means a saint ...,” Schafer said. “If we
can raise awareness on campus and
have students take a step back and
rethink Columbus Day, then we suc
Crow Creek Dakota Joe Bad
Moccasin told the lunch-time crowd of
the challenges he faced growing up in
two worlds. '
“We walk with one foot in the white
world and one foot in the Indian world,”
Bad Moccasin said.
Bad Moccasin said he grew up in a
time when he was told he couldn’t be
American Indian, and he was forced to
cut his hair.
“We have lost our ways with the
encroachment of the European way of
life,” Bad Moccasin said.
He described four genocides against
American Indians: language, cultural,
spiritual and traditional.
Thomas said there are numerous
challenges and concerns American
Indian students face on this campus
today. Prejudice, erroneous history, an
adjustment to life off the reservation for
some and the pending repatriation of
American-Indian remains from the
University of Nebraska-Lincoln.
Other students in the Nebraska
Union on Monday afternoon said they
had not heard about American Indian
Day, but they did not object to the
change. Freshman anthropology major
Cliff Taylor, a Ponca, said the renaming
showed that times are changing.
“With the discovery of the New
World, there were a lot of atrocities
Please see COLUMBUS on 5
bpade, Mohr give comedy choices
With two well-known
comedians making an
appearance on campus with
in 10 days of each other, stu
dents must decide whether
to splurge and see both per
formers or just one.
Saturday Night Live
alumni Jay Mohr and David
Spade are each scheduled to
perform stand-up comedy
routines at the University of
Discounted student tick
ets for Spade’s performance,
which cost $12.50 through
Friday, went on sale at
Ticketmaster outlets on
Tickets for the public cost
$16.75 and will be available
Spade, whose appear
ance is the result of efforts by
the Association of Students of
the University of Nebraska,
the University Program
Council and the Athletic
Department, will perform
Nov. 2 at the Bob Devaney
Sports Center during
* Even though tickets for
Mohr’s performance, which
cost $4 for students, went on
sale Sept. 25, the number of
seats sold still trails the num
ber sold for Spade’s appear
Before Spade tickets went
on sale to the students, block
seating was available to resi
dence halls, fraternities,
sororities, student organiza
tions and any group of stu
dents who wanted a number
of seats together.
So on Monday, when
tickets officially went on sale,
more than 1,300 seats for
Spade’s performance had
already been sold, said Joel
Schafer, ASUN president
The number of tickets
sold Monday was not avail
able, but Schafer said he
thought about 2,100 or 2,200
tickets had been sold includ
ing the 1,300 from block seat
In contrast 338 tickets for
Mohr’s appearance, who was
brought to campus by the
University Program Council,
had been sold as of Monday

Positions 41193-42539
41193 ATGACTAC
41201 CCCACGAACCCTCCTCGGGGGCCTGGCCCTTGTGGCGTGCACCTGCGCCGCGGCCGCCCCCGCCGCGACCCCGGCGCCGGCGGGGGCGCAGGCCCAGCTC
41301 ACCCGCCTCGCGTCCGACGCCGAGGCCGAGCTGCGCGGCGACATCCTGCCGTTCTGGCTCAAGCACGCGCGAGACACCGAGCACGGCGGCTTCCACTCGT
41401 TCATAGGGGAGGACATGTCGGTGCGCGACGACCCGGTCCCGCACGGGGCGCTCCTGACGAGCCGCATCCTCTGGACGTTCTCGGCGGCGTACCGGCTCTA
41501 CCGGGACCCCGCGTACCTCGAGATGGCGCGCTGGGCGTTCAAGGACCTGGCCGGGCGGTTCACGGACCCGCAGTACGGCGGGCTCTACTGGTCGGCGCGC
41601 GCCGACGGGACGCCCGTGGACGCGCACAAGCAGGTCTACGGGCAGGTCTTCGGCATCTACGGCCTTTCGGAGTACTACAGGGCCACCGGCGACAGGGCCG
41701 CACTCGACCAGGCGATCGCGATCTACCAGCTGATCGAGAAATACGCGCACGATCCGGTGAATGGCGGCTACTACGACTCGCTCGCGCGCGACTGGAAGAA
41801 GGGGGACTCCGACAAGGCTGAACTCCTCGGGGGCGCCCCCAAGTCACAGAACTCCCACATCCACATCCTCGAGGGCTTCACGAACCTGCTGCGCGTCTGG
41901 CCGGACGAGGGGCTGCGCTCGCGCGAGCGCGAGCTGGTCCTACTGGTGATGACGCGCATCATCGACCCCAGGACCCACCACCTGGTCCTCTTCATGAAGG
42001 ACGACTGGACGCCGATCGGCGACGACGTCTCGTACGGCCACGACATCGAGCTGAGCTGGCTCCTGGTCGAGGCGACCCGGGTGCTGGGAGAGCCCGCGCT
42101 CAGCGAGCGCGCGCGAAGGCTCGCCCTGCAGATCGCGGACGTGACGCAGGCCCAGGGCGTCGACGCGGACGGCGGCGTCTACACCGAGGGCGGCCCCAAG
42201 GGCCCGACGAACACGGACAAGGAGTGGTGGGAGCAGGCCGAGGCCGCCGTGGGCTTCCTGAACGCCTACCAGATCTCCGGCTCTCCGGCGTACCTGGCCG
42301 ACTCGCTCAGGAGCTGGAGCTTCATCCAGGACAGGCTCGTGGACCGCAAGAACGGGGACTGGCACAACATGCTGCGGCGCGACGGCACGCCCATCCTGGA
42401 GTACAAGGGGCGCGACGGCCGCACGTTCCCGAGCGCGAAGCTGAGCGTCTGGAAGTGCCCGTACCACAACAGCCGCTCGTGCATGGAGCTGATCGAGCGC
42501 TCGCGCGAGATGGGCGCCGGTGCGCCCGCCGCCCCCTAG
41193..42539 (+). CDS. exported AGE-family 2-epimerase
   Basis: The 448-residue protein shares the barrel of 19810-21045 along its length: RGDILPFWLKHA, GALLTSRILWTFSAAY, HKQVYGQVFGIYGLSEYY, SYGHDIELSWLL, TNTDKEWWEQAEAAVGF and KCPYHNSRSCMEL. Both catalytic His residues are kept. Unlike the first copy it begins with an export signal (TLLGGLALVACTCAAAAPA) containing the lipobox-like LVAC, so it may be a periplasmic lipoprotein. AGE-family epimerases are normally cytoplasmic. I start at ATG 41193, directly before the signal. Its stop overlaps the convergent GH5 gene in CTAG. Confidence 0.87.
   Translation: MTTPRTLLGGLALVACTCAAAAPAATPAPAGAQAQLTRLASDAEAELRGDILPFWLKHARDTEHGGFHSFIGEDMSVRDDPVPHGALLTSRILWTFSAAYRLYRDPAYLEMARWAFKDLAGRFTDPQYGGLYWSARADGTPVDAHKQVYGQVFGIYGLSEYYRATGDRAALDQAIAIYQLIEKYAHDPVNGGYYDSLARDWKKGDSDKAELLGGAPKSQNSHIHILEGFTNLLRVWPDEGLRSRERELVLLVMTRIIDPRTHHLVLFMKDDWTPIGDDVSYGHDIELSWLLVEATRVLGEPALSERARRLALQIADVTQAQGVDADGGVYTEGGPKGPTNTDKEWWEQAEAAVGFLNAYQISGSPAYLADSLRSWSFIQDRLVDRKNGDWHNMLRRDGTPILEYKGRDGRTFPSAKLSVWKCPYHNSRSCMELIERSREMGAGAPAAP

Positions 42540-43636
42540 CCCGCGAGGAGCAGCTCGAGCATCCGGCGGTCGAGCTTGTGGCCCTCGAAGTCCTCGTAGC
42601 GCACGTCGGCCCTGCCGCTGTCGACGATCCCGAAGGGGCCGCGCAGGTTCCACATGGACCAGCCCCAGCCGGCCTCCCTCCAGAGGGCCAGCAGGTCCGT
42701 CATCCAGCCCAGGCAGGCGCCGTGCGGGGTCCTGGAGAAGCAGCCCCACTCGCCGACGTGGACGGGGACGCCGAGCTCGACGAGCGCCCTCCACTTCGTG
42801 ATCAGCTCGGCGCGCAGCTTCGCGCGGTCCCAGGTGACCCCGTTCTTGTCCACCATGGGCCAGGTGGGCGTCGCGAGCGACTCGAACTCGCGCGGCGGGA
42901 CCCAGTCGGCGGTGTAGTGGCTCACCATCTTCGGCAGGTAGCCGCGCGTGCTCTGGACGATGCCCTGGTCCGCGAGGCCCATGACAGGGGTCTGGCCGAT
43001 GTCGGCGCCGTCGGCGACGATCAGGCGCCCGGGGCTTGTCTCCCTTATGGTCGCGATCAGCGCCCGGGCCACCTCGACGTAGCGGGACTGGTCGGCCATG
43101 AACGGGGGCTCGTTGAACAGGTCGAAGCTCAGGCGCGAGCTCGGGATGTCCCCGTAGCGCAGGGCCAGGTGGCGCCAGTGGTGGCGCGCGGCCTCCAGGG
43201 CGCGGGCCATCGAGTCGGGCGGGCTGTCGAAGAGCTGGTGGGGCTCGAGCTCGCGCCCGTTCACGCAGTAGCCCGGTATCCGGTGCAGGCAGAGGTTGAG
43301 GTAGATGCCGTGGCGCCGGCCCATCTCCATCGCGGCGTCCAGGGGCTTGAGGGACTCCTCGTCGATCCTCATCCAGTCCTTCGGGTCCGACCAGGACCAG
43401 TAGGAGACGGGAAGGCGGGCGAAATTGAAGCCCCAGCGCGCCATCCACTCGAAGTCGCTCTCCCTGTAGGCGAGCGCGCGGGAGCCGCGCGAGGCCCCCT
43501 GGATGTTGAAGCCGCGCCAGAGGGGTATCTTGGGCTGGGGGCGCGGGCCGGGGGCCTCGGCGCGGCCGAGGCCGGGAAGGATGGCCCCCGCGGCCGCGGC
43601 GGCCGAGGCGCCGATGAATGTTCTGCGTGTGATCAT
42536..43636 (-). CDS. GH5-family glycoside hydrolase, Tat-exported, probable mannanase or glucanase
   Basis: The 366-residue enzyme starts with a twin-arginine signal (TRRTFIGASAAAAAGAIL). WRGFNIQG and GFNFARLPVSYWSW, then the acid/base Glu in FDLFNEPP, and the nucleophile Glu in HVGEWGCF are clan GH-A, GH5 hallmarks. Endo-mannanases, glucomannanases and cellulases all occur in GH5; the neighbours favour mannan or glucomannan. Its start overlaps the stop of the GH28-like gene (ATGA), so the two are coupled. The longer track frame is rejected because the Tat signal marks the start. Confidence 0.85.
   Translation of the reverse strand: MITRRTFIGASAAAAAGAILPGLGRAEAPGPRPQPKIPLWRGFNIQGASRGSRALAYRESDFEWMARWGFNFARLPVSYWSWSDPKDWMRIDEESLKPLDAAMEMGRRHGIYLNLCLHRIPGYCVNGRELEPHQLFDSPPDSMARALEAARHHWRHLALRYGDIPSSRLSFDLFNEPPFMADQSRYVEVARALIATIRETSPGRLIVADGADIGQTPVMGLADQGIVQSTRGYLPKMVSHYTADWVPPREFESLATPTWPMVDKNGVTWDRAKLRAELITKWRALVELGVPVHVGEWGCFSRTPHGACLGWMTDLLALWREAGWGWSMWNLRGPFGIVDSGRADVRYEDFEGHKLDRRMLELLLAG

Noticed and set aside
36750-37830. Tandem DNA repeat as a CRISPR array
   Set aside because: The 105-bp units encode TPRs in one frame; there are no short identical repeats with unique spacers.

But the groups that have
arranged each performer’s
more on individual goals
rather than trying to outsell
Karen Wills, UPC adviser,
said the council has not done
all of its promotion for Mohr’s
As Mohr’s performance
date, Oct. 24, draws nearer,
television commercials and
other publicity will show, she
Wills said she hoped the
event would draw 2,200
guests to the Lied Center for
Tickets for Mohr are
available at the Lied box
office. Student tickets cost $4,
and tickets for the public are
$8, she said.
Wills said tickets for Mohr
and Spade will be available
until the events sell out
Wills said she thought
students would attend both
Mohr's and Spade’s perform
“They’re different styles
of comedians and two really
big performers,” she said.
Please see COMEDY on 3
refuge from cold
BY GEORGE GREEN
Eddie Kantor is like many Nebraskans.
He is friendly and considerate. He speculates
on the weather. And he loves Husker football.
Kantor, 56, grew up the way many Nebraskans
He was born in the small Nebraska town of
Loup City. He fell in love with a girl from a nearby
found a job to
streak of bad
life may have
that of many
But things changed for Kantor after a divorce
left him homeless for three or four years.He even
tually found a job at a local food distributor, and
his life began to improve.
His comfort, though, didn’t last long.
The business closed its doors and Kantor again
found himself homeless and unemployed.
Today, Kantor spends his days looking for work
and his nights searching for warm spots to rest.
One of the prime spots is in Nebraska Union.
Hundreds of University of Nebraska-Lincoln
students pass Kantor there every day. He seeks
refuge from the cold and reads the newspaper.
The union is a haven for several homeless peo
ple who want to escape the harsh weather, said
Please see HOMELESS on 5
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David Clasen/ ON
ABOVE: Charlie smokes a hand-rolled cigarette on south steps of Nebraska Union on Friday. He said no one understands him or his problems.
ABOVE LEFT: Brett waits for students to walk by and give him some money. He said he considers breaking even "making just enough money to survive until the next day."